Thursday, May 26, 2016

Faster Than Light Vol 1 Review

Faster Than Light (Vol 1) from the Shadowline imprint of Image Comics -

     "Man is an artifact designed for space travel. He is not designed to remain in his present biologic state and more than a tadpole is designed to remain a tadpole."
-William S. Burroughs

     In the not too distant future, a brilliant scientist, Dr. Saul Fredricks, has cracked the problem of long-distance space travel. He solved the FTL problem; we can now travel faster than the speed of light itself. This has made interplanetary spaceflight a reality, and put interstellar travel within the grasp of humanity's trembling hands. William Forest is the Captain of the spaceship, Discovery; his task: the first long-range exploration mission. Captain Forest, his friend, Dr. Malcolm Ritchings, his salty first-officer, Commander Grissom, his chief engineer, Sally, and the rest of his bold crew, are making the last preparations for the most daring leap that mankind has ever taken. However, unbeknownst to the crew, Captain Forest has a secret side-mission, a mission so important that the very survival of humanity hinges upon its success. Captain Forest's secret mission is undergirded by support from his pal, Rick, Captain of a another ship, a secret ship, with a much shorter, but equally dangerous mission: first contact with bizarre alien life-forms that could be valuable allies in the dark times ahead... You see, in the 1940s, we received a transmission that not only gave us the keys to FTL travel (finally deciphered by Dr. Fredricks), and amazing technological advancements, but it also gave us an ominous warning: "It is too late for us. Use our knowledge and flee your world. They are coming..."

    Brian Haberlin pulls double duty on this fun sci-fi/horror adventure - he both writes and illustrates the entire volume  which collects issues 1 through 5 of the series. At first glance, Haberlin's story shows many similarities to Gene Roddenberry's creation, Star Trek, yet a deeper look reveals dissimilarities that make them stand apart. Most notably, Star Trek has an optimistic streak running through it that is a light-year wide. As a Trekkie, I have always loved that about Star Trek. Haberlin's Faster Than Light replaces that optimism with paranoia, and it's easy to understand why, as they are beginning their journey scrambling under the imminent threat of destruction at the hands of an unknown, world-destroying foe. Honestly, Captain Forest and his crew don't stand out as much as Kirk, Spock and the crew of the Enterprise; that is part of the appeal of these characters. They seem like real, everyday people who become pretty extraordinary as they rise to meet the threats they encounter on their maiden voyage into the cold reaches of our solar system, taking on a monstrous enemy with only their human ingenuity, and pure, raw courage. This comic has everything a fan of old-school sci-fi would love...Sure, the solutions to some of the crew's problems seem to be overly simple, but that doesn't take  away from the journey. And believe me, this IS a journey.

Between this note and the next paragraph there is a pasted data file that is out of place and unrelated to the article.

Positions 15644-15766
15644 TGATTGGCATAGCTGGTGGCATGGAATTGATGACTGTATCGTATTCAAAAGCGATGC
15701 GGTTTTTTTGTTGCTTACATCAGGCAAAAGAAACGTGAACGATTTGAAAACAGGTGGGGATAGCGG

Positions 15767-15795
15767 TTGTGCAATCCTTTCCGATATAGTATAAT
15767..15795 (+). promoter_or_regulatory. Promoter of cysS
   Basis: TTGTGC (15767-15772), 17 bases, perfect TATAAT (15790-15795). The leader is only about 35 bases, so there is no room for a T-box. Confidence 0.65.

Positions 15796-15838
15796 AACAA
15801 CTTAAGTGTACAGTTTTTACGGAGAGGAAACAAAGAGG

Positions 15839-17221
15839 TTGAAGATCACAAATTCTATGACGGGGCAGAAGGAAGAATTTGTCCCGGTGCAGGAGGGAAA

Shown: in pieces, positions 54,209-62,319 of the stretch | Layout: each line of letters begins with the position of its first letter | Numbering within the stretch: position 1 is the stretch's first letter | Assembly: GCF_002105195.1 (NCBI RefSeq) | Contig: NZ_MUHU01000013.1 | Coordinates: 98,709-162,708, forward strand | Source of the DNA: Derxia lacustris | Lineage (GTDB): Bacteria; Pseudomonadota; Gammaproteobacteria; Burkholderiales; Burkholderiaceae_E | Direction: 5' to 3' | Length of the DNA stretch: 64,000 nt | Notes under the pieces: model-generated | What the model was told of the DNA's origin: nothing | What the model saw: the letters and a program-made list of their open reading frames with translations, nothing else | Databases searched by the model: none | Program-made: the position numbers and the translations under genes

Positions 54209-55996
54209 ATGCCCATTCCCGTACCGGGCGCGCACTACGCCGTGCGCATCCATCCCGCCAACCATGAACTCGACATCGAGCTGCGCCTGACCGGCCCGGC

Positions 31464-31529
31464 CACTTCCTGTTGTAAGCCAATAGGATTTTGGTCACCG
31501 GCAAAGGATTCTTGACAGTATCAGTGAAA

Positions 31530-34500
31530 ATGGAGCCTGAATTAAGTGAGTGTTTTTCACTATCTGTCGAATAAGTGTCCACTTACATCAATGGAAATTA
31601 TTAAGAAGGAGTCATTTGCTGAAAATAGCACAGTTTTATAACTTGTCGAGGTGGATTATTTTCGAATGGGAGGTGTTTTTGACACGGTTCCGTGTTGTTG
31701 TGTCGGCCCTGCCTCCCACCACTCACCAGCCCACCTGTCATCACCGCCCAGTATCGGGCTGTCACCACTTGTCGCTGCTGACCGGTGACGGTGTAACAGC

By the way, Haberlin offers an app that allows the reader to turn parts of the adventure into a 3D experience unlike any I have ever seen before in comics. Take a look here, and check out the cool video: Faster Than Light 3D. Now THAT is pretty awesome. 

   What's even more awesome? According to, Faster Than Light is being developed for television: Faster Than Light Developed For TV.

RATING: An enthusiastic 10 out of 10.

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